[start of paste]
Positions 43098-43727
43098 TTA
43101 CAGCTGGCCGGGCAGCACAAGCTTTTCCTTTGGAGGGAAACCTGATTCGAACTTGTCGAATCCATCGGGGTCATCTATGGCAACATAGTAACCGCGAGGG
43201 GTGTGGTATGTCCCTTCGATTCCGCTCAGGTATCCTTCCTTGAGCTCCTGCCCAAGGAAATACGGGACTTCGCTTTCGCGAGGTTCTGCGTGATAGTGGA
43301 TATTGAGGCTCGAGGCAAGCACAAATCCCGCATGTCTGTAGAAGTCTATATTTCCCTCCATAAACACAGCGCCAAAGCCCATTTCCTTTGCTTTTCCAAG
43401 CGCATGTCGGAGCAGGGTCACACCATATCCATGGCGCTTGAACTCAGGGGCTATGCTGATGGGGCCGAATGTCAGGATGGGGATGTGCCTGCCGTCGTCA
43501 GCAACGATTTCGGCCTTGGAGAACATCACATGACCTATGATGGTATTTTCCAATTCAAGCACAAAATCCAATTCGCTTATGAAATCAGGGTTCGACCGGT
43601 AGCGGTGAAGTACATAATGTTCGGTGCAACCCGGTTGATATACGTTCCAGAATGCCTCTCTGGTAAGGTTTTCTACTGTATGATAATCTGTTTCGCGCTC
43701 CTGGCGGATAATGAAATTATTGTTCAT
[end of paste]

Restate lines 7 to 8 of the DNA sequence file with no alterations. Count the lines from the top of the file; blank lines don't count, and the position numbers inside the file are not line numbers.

43501 GCAACGATTTCGGCCTTGGAGAACATCACATGACCTATGATGGTATTTTCCAATTCAAGCACAAAATCCAATTCGCTTATGAAATCAGGGTTCGACCGGT
43601 AGCGGTGAAGTACATAATGTTCGGTGCAACCCGGTTGATATACGTTCCAGAATGCCTCTCTGGTAAGGTTTTCTACTGTATGATAATCTGTTTCGCGCTC